A wealthy pensioner's bequest has enabled Cheshire East Council to deliver a much-needed garden haven for users of two adjoining day-care centres.
Managers and senior officers were left speechless when they learnt of the bequest to the Redesmere and Lindow day-care centres in Handforth, by a Wilmslow resident with no known connection to the council's respite service.
Raymond Crockett left more than a £1m to five charities, plus the Redesmere and Lindow in his will. He died in October 2014, aged 86, after gifting more than £185,000 to the service so that dementia care and adults with learning disabilities could enjoy beautifully landscaped gardens, including a sensory garden, in the grounds of the building in Redesmere Road.
Steve Edge, manager of the Redesmere, said: "I opened a letter in the morning's mail and it was from Lloyds Bank in Exeter, telling me we had been left £185,790.84. I couldn't believe it.
"It really was an extremely pleasant surprise and a bit of a shock. This was an extremely generous act.
"We didn't know Mr Crockett and we have no records to show that he, or his late wife, ever used the centre. We are mystified as to why he left such a large sum of money to us but we are extremely grateful. He was clearly a very generous man and there must have been something that prompted him to name us in his will.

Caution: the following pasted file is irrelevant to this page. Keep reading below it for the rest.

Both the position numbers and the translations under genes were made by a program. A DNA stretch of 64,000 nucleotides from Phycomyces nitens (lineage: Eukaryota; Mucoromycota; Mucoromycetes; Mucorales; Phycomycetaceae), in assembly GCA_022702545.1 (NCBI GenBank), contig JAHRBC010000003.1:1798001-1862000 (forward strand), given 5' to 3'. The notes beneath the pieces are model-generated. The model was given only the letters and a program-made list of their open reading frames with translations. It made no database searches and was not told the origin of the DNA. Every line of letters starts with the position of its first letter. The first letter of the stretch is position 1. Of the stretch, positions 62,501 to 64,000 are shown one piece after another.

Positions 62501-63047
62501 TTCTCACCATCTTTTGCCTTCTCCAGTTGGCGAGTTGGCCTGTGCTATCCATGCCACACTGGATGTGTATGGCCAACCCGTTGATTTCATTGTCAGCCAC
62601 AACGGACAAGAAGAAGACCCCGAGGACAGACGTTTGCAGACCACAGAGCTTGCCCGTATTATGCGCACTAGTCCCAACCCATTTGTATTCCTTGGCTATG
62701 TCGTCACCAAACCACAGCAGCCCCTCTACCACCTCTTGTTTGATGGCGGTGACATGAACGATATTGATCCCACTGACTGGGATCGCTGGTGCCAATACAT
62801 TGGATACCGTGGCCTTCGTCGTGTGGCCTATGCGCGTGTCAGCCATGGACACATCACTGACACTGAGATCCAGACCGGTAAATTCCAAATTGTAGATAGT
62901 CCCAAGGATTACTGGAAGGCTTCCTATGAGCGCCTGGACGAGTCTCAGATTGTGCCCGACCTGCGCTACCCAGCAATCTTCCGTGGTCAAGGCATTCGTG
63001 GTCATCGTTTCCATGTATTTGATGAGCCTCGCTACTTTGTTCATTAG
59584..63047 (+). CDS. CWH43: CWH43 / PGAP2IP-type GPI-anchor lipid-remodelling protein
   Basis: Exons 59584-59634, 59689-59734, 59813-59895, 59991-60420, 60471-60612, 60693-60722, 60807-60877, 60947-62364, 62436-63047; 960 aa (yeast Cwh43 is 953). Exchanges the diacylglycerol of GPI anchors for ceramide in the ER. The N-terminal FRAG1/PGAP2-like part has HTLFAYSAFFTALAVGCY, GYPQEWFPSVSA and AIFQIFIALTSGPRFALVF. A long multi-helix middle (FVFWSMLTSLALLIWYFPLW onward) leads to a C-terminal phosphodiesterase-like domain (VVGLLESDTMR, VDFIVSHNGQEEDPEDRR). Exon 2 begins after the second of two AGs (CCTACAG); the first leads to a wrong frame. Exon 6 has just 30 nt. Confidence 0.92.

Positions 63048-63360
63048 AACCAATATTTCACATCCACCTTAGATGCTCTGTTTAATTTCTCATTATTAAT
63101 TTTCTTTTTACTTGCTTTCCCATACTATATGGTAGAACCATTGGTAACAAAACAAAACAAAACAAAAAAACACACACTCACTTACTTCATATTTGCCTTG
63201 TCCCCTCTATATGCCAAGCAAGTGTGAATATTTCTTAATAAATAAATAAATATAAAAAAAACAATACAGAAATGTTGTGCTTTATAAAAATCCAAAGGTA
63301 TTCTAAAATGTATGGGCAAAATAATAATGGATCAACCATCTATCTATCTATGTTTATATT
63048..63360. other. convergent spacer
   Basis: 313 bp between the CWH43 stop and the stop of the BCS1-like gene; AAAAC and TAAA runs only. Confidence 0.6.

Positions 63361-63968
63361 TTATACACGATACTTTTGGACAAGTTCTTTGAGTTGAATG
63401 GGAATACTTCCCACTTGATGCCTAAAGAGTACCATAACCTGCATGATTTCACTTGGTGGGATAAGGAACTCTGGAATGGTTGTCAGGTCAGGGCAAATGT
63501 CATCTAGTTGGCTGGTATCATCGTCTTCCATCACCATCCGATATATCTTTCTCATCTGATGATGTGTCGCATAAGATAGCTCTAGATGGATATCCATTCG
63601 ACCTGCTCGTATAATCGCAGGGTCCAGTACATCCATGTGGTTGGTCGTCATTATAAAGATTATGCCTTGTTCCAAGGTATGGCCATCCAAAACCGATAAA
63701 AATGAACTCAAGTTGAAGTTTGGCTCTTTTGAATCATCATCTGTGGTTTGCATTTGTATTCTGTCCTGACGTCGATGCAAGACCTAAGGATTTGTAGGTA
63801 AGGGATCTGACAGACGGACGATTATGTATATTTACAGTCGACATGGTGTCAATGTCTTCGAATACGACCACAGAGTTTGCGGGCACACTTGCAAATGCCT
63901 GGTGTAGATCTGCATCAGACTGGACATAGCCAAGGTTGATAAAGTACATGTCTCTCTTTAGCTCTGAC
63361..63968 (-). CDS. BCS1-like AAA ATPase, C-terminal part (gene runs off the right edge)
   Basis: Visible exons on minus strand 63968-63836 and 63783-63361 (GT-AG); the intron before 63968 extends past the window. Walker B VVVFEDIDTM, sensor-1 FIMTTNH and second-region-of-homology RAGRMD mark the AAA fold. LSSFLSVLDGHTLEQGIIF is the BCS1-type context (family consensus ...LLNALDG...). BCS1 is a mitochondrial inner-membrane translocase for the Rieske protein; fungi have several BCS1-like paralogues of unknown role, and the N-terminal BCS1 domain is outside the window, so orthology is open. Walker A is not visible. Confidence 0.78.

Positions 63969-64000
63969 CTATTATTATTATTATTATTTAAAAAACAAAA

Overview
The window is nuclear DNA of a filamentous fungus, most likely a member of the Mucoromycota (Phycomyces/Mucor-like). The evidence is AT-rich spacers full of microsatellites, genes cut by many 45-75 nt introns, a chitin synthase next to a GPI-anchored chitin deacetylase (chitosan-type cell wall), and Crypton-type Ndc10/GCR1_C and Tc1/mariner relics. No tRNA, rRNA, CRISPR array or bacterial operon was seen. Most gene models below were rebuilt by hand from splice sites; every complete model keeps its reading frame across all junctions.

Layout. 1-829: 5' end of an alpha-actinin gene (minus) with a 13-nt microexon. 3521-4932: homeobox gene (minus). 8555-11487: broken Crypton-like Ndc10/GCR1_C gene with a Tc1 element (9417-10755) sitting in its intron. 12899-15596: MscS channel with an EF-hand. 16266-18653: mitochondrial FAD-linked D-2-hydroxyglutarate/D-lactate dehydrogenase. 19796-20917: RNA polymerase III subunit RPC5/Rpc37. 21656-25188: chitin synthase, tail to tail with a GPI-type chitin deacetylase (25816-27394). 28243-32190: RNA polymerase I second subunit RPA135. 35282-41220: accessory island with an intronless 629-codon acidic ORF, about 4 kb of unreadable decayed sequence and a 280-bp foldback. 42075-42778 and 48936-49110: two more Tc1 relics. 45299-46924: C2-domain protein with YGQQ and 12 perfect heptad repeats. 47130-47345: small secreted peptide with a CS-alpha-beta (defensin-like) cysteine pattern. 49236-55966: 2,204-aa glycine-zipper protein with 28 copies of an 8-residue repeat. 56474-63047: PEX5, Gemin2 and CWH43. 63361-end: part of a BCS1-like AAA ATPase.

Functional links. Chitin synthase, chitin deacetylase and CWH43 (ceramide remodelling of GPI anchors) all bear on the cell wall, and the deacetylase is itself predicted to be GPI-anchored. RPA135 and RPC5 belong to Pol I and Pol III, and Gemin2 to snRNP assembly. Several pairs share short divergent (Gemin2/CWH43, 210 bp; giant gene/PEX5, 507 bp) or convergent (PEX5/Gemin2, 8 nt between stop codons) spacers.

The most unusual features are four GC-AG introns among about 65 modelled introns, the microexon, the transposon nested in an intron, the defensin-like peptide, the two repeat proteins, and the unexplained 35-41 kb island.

"We would love to find out more about him. We asked the service users and staff how they would like to see the money spent and this is the project they chose.
"The gardens will do so much to enhance the building here and give our day residents somewhere to enjoy outdoors in restful and colourful surroundings."
Contractors have been working throughout the summer to create three individual gardens for both the Lindow and the Redesmere, constructing easily accessed pathways for wheelchair users and people with walking difficulties.
Two water features, a rockery, picnic area, gazebo with seating area, pergola, potting shed and greenhouse have all been installed for the enjoyment and relaxation of service users and relatives. A sensory garden features lavender, clematis, sweetpeas, rosemary and aloe vera.
Councillor Laura Jeuda, Cheshire East Council cabinet member for adult social care and health, said: "The gardens will be a lasting legacy to the generosity of a local man who, sadly, we never came to know.
"It is unfortunate we are unable to express our thanks to the late Mr Crockett. His generosity, and the manner in which we have utilised the gift, will mean so much to our residents and staff at the centre.
"We hope they will bring a great deal of joy and contentment to our service users for many years to come."
The gardens will be officially opened by the mayor of Cheshire East, Councillor Barry Burkhill, at a ceremony on Thursday, 5th September.